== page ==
International donors have pledged to provide $16 billion dollars in funding to Afghanistan over the next four years. But the aid is conditional on Kabul implementing measures to combat corruption and bolster democracy.
Around 70 countries and organizations attended a conference in Tokyo to set the exact levels of aid funding for Afghanistan until 2016, an important transitional period during which foreign forces are slated to quit and hand their duties over to the country’s security forces.
The US is expected to provide around $ 1 billion every year, in line with the Washington’s decade-long annual range for money going directly to the Afghan government.
Japan, Afghanistan’s second-largest donor, says it will provide a maximum of $3 billion up to 2016, while Germany stated it will chip in with $536 million per annum.
The aid is intended to serve as a stabilizing factor as Afghanistan assumes more responsibility for maintaining its own security, with most international troops, including the US, scheduled to withdraw in 2014.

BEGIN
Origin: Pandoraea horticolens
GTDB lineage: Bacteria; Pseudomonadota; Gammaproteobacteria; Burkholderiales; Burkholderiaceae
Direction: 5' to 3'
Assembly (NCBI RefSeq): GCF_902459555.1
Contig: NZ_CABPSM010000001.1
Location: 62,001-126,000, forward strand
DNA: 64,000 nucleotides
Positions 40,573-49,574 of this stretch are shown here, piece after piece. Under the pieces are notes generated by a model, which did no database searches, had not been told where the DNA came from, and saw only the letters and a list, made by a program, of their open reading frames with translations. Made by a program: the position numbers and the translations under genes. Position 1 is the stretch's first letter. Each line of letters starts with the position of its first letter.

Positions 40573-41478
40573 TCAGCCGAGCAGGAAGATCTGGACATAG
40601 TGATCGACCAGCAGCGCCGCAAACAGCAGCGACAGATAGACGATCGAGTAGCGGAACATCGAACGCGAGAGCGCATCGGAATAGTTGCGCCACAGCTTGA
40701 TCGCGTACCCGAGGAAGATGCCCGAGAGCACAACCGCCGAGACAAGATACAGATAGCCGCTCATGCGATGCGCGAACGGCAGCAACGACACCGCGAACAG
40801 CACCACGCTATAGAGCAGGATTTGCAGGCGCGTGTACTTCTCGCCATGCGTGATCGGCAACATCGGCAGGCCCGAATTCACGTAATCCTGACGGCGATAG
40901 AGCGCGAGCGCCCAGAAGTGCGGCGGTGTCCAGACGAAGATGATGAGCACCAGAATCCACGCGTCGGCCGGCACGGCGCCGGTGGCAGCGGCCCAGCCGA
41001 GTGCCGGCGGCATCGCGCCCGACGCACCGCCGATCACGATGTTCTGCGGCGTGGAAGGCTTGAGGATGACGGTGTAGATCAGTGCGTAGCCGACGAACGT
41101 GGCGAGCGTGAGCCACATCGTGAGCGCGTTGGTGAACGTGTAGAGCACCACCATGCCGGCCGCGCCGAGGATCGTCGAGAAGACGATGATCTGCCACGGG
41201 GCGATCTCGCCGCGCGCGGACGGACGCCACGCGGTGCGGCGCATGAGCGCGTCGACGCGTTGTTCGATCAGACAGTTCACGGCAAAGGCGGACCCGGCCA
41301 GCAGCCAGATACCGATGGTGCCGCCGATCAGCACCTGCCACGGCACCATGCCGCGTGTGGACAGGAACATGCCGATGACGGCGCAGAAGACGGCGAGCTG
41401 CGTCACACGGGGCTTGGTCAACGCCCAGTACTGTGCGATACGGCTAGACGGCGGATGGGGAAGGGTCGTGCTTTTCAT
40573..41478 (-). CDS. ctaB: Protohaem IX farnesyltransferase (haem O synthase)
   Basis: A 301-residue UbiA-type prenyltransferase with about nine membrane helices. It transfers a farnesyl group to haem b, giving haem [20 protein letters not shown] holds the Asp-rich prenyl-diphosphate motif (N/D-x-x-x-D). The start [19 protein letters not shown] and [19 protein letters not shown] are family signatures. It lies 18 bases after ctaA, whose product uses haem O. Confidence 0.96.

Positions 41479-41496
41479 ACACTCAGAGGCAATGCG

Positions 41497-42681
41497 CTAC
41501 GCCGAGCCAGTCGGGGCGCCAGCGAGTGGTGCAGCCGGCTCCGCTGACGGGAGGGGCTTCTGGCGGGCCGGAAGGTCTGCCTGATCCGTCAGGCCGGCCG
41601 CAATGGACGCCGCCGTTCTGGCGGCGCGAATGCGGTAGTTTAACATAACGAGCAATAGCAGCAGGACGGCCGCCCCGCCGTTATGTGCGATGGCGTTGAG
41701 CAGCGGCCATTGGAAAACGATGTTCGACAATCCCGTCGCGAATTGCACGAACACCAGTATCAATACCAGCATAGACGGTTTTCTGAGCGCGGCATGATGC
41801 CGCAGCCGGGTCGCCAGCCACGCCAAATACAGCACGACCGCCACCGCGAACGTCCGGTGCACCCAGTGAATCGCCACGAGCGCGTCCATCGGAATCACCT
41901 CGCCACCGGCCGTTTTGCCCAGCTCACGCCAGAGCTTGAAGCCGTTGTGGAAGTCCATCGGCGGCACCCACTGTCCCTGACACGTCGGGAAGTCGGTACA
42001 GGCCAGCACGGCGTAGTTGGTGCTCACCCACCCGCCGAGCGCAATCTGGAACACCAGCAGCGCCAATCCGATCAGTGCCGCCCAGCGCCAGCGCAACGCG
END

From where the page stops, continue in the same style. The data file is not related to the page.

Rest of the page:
However, Kabul will have to implement a number of measures to receive the billions of dollars in funding. It would have to establish better finance management in order to combat the excessive corruption that has paralyzed the governing process. Afghan authorities will further have to better safeguard democracy, the rule of law and human rights.
“We have to face harsh realities filled with difficulties,” Japanese Prime Minister Yoshihiko Noda noted.
Before the conference, Japanese officials said they wanted to create a mechanism that would establish oversight on the way money was being spent, and to obtain guarantees that the aid funds would not be squandered.
Afghan President Hamid Karzai, who also attended the conference, vowed to “fight corruption with strong resolve”.
On Saturday, US State Secretary Hillary Clinton made a surprise visit to Karzai in Kabul and declared Afghanistan a “major non-NATO ally”, making it easier to provide weapons and military aid to the country. Karzai, in turn acknowledged that corruption was a “major problem”.
In the past ten years, Afghanistan had received nearly $60 billion in civilian aid, which is almost equal to its GDP, according to the World Bank.
In addition to the aid fund package pledged during the Tokyo conference, NATO members also agreed in May to provide $4.1 billion for the country’s security forces in the post-pullout period.